A Simple Décor Trick All French Women Use—Do You Know It?

Gabrielle Savoie

Having grown up in a French-Canadian family before my mum remarried a Parisian, and I subsequently moved to New York, I grew up somewhere in between American and French traditions. I know the differences well: The French place a lot of emphasis on rituals—apéro, dinnertime, bedtime—while Americans aren't as strict. Americans tend to have better-renovated kitchens and bathrooms, while the French's mantra is not to fix something that isn't broken. Americans prefer open-plan spaces where everyone can be together, while the French are still very much traditional in the separation of kitchens and dining rooms.

In our household, it's not uncommon to eat dinner in front of the TV, to do homework in the kitchen, or hell—even to eat a bowl of cereal in bed while watching The Daily Show. In France, this would be blasphemy. If there is one cardinal rule of French decorating, it's that every room serves one purpose, and one purpose only—try telling that to a New Yorker living in a studio apartment, like myself.  The kitchen is a place to prepare food; a dining room is for eating; a bedroom is for sleeping. The living room is a place to come together and have conversations, typically at the apéro hour or after dinnertime. It may seem self-evident, but as Americans, we tend to blur the lines a little more.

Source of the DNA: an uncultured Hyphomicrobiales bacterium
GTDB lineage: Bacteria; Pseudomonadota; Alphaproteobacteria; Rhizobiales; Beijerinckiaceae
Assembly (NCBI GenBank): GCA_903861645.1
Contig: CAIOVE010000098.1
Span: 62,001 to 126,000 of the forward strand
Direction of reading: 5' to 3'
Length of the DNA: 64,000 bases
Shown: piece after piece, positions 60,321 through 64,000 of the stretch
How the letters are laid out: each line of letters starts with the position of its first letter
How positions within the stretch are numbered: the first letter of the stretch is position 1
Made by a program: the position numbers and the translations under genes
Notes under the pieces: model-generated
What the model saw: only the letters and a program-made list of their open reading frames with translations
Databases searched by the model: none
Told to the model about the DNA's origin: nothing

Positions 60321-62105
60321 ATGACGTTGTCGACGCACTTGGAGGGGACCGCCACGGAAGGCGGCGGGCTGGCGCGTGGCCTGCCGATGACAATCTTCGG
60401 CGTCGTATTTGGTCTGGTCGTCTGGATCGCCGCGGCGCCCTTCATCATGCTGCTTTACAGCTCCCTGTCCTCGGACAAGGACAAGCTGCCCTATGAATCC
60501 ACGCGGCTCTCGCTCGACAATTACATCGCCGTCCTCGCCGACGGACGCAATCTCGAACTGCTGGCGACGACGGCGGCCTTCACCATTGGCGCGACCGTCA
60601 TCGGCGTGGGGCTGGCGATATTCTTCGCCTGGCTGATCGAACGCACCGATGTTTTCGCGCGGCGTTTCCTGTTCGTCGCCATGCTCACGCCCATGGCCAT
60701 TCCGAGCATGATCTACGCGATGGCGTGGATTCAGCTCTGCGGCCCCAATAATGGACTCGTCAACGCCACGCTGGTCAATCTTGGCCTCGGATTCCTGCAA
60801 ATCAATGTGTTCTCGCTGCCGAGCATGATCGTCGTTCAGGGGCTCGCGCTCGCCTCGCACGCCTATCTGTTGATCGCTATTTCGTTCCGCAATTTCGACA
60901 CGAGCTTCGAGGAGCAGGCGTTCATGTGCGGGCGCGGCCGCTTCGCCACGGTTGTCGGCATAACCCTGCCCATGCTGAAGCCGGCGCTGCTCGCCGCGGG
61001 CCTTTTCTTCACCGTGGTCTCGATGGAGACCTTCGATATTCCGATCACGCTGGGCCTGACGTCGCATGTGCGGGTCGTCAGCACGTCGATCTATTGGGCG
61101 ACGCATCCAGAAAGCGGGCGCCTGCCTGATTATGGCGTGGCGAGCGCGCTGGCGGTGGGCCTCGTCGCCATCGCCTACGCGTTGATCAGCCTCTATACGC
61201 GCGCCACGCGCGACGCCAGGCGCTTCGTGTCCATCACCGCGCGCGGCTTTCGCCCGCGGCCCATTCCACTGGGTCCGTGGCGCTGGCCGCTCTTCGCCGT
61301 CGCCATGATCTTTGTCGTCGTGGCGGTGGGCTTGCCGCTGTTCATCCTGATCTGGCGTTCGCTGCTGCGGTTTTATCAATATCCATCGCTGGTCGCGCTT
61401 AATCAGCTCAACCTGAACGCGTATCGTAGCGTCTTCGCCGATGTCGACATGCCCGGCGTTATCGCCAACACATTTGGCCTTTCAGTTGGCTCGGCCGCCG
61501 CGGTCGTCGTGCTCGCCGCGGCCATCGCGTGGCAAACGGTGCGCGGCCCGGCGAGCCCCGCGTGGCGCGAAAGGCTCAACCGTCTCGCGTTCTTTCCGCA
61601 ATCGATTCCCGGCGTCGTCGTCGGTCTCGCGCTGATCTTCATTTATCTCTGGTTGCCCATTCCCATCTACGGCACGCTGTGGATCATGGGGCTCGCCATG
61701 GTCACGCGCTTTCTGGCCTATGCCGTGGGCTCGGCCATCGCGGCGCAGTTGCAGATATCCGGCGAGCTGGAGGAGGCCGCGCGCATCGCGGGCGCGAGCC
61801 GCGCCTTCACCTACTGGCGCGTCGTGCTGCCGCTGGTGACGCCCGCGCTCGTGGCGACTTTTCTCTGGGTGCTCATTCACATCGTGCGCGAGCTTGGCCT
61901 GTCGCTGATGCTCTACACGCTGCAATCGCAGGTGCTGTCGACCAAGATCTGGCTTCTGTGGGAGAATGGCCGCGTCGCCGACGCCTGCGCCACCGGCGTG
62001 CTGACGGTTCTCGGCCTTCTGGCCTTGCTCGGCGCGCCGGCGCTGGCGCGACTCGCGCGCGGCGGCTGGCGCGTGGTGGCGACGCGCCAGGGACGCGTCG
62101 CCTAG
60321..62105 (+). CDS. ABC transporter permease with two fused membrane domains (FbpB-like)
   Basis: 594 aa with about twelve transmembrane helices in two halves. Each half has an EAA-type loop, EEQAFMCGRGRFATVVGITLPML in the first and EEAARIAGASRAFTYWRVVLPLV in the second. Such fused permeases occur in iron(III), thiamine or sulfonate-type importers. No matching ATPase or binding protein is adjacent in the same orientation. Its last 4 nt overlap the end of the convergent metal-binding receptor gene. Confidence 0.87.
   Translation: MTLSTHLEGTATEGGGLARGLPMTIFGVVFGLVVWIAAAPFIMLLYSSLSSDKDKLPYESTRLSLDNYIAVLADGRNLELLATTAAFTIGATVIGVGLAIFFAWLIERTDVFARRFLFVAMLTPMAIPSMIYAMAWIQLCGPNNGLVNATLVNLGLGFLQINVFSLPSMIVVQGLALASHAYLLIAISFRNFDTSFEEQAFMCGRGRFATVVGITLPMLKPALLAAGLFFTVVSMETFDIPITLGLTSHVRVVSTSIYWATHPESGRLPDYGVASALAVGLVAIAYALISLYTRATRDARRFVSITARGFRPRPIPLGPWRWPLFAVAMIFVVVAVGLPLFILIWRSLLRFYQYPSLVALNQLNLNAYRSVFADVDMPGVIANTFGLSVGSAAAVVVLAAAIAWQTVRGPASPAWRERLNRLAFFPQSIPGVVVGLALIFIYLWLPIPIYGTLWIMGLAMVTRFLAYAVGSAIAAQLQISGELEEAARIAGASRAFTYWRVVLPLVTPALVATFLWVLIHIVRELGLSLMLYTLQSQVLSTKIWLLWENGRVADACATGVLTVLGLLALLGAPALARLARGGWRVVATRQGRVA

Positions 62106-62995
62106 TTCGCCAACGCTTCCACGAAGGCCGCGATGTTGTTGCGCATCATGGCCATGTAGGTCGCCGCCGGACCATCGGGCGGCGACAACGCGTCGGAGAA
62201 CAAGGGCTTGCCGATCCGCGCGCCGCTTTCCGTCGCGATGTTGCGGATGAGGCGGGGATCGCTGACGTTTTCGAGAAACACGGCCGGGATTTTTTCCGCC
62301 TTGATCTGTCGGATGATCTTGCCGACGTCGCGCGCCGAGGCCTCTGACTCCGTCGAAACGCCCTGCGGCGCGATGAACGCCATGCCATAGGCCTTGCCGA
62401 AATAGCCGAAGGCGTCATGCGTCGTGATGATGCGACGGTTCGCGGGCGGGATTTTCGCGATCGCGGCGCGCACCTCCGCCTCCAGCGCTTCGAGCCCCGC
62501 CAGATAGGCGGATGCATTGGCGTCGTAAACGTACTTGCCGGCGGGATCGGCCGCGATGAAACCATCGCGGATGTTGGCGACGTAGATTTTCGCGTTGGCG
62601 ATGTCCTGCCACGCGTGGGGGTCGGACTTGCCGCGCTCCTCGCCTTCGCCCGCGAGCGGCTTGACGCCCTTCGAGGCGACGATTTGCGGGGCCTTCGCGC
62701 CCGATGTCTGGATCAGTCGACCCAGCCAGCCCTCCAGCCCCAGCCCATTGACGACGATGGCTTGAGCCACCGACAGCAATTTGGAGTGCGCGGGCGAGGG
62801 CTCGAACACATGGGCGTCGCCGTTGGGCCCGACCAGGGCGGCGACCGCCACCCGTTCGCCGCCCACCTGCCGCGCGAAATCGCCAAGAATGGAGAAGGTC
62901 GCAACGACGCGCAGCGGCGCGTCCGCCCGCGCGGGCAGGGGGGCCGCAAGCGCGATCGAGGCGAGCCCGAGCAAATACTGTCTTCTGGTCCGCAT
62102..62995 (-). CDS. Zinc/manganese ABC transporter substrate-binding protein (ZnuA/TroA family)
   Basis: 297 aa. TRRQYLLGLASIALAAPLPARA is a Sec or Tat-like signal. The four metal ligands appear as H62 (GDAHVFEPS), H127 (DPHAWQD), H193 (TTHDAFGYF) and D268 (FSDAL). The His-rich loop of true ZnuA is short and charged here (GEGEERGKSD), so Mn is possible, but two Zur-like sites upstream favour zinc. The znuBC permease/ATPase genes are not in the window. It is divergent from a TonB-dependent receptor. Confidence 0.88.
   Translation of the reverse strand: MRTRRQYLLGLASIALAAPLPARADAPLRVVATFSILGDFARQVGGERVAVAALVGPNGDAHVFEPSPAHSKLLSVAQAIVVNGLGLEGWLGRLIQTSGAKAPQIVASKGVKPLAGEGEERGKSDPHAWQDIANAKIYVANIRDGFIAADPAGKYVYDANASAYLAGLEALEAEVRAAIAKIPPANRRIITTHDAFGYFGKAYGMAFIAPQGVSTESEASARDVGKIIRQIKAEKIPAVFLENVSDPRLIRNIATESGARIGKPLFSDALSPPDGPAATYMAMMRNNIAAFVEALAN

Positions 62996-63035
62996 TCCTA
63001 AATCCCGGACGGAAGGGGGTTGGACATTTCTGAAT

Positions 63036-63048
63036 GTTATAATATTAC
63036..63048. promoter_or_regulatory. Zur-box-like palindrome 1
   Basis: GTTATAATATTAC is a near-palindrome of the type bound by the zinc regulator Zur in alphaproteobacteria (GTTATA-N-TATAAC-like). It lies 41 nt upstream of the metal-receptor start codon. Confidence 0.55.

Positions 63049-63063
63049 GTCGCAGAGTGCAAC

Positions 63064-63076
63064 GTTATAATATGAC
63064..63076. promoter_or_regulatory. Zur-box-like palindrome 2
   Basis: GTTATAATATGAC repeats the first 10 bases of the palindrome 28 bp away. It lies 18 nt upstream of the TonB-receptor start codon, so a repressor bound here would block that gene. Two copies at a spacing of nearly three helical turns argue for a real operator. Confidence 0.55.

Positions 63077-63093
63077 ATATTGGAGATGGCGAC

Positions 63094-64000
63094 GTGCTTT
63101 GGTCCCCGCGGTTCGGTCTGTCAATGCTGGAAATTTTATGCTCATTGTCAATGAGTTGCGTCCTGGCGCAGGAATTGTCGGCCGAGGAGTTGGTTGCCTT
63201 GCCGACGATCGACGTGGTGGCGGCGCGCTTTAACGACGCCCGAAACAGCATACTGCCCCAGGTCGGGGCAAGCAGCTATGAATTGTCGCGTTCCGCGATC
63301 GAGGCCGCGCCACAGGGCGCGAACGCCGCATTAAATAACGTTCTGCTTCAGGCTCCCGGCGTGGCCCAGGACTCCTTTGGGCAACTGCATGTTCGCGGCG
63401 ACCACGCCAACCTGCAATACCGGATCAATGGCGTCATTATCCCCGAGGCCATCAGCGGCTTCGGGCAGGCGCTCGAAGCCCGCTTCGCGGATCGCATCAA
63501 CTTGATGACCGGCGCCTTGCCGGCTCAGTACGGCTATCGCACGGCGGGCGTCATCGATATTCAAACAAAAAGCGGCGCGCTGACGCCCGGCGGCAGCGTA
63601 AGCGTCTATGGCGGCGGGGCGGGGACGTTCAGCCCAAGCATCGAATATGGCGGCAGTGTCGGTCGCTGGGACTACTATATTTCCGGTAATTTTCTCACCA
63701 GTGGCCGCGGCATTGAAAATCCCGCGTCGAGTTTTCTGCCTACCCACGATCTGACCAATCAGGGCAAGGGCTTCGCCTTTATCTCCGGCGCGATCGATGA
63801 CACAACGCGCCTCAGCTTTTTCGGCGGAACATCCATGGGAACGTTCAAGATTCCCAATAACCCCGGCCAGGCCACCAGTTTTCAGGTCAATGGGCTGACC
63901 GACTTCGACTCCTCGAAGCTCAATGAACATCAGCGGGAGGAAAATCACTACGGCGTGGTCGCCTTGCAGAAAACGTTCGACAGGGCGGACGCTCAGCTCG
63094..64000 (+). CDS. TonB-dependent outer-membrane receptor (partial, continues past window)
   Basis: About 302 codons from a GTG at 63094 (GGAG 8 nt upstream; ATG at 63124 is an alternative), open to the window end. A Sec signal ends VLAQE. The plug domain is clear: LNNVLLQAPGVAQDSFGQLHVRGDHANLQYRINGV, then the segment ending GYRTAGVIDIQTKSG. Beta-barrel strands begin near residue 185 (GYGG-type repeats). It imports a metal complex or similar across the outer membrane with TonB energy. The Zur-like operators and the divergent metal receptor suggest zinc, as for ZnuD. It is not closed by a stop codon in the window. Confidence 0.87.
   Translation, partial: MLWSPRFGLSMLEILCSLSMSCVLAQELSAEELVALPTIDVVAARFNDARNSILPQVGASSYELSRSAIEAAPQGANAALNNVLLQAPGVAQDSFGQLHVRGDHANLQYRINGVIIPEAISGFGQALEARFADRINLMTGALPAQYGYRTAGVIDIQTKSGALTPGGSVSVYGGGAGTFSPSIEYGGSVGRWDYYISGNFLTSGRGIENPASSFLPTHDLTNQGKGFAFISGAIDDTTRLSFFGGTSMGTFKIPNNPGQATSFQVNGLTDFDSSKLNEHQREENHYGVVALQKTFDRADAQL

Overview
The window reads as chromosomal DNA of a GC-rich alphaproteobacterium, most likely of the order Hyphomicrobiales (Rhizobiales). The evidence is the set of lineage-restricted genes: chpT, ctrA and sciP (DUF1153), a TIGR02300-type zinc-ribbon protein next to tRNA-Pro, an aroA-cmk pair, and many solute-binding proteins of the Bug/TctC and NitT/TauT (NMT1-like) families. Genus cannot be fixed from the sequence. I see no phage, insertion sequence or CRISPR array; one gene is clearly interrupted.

These are all small cultural decorating differences that Danielle Postel-Vinay, an American novelist from Wisconsin who married her husband Hadrien, a Parisian, denotes in her latest book, Home Sweet Maison, on the French art of making a home. Not all these rules can be applied in our busy contemporary city lives, but adopting a few of these wisdoms can make for a happier home. Ahead, learn a few handy French decorating rules from the author herself.

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